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Antibiotic resistant gene discovered but berries may be a solution

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Media Relations
Agriculture and Agri-Food Canada
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Canadian chicken products contributed $2.5 billion of cash receipts to farming operations in 2016. Agriculture and Agri-Food Canada (AAFC) scientists are working on ways to protect this important sector from diseases, such as bacterial infections, that could devastate flocks and impact human health.

A research team led by Dr. Moussa Diarra at AAFC's Guelph Research and Development Centre, discovered a new antibiotic resistant gene in the bacterium Salmonella enterica Heidelberg. The gene provides resistance against the important broad-spectrum antibiotic, fosfomycin, which is normally given to people as a treatment for urinary tract infections that are resistant to many other antibiotics.

Until now, the scientists had found only limited resistance to the fosfomycin antibiotic among Salmonella species, but this newly discovered gene can dramatically increase resistance to fosfomycin. There are concerns that resistance to this antibiotic could spread if we are not careful about its use.

"Vigilant monitoring for the spread of not only the fosfomycin resistance gene, but also other resistance genes in bacteria, isolated from humans and animals, is needed. In order to decrease antibiotic resistance in animal production, there is an urgent need to develop cost-effective solutions to maintain animal health and productivity while reducing food safety risk and environmental impacts."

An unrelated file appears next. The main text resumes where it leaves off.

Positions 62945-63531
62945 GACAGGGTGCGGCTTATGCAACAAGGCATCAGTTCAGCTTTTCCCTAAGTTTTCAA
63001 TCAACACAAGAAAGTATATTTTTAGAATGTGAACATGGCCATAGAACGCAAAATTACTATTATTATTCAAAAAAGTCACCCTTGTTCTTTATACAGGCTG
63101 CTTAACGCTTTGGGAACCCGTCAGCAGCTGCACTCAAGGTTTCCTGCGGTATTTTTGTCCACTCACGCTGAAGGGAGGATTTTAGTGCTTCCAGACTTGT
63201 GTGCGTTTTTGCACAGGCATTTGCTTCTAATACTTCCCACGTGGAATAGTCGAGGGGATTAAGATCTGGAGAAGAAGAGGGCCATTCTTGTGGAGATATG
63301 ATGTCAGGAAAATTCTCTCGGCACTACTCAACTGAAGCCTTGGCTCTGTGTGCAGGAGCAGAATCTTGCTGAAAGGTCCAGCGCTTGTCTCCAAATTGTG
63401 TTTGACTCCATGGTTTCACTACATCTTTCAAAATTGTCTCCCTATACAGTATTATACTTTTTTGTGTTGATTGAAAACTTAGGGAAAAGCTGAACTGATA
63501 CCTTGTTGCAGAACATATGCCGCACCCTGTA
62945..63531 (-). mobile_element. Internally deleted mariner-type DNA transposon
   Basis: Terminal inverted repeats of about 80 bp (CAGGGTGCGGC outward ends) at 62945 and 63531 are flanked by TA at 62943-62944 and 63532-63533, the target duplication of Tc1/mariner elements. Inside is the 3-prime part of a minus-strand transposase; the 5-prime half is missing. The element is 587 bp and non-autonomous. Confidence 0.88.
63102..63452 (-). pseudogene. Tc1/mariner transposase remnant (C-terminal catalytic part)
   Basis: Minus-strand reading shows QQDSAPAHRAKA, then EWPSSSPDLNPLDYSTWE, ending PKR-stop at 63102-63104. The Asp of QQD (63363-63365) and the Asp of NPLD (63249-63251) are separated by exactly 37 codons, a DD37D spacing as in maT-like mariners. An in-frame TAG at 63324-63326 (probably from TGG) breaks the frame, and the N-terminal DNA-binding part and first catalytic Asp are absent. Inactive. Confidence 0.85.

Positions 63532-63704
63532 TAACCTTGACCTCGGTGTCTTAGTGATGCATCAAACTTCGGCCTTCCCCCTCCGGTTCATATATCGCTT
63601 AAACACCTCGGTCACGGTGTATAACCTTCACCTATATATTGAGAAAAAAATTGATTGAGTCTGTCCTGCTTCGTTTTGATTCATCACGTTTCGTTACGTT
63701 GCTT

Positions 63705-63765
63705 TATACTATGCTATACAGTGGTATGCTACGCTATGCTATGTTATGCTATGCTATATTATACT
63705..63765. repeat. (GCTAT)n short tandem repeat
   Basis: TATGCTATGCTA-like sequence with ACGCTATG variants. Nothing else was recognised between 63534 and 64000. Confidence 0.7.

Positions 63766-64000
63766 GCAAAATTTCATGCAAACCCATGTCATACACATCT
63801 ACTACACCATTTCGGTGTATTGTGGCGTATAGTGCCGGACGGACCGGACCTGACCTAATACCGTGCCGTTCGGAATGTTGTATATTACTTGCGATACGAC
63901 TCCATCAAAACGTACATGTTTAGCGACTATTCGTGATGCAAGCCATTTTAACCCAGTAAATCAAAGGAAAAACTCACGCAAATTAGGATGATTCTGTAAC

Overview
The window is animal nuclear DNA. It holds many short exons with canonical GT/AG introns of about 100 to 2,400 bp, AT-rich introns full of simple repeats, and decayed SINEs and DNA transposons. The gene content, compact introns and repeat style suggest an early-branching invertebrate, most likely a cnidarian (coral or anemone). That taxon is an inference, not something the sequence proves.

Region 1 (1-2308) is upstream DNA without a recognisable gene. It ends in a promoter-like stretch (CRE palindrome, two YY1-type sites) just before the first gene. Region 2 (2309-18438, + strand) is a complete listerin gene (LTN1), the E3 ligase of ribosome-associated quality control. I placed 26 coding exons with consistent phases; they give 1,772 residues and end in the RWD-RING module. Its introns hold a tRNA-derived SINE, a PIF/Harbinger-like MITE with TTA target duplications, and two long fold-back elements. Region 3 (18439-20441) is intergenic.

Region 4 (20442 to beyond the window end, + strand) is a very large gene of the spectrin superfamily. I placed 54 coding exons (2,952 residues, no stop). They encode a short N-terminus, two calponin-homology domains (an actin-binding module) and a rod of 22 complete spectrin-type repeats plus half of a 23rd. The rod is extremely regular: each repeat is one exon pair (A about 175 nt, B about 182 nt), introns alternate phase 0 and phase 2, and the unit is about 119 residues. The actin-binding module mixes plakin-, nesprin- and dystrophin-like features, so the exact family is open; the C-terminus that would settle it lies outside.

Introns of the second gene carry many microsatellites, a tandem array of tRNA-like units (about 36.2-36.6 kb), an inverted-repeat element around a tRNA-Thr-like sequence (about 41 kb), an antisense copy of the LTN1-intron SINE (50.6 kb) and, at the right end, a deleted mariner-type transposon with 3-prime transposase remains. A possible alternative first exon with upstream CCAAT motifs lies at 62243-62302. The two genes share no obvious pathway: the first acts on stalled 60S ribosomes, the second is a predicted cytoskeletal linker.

- Dr. Moussa Diarra, Research Scientist, Agriculture and Agri-Food Canada

The AAFC science team recommends alternative chicken production techniques and vigilant monitoring of the spread of fosfomycin resistance in bacteria, in order to preserve the use of this powerful antibiotic. The researchers are currently developing products for chickens created from berry wastes that show potential to control antibiotic resistant bacteria while increasing the immunity and productivity of birds.

This research, which is part of the Genomic Research and Development Initiative on Antimicrobial Resistance, plays a critical role in providing a safe and healthy food supply for Canadians.

Key Discoveries/Benefits

Photo gallery

Two petrie dishes with white dots on agar.
An antibiotic susceptibility test showing clear circular areas where a compound is actively resisting Salmonella.
A researcher sitting in the lab showing test tubes.
Dr. Moussa Diarra is part of the research team at AAFC’s Guelph Research and Development Centre who discovered the new antibiotic resistant gene.

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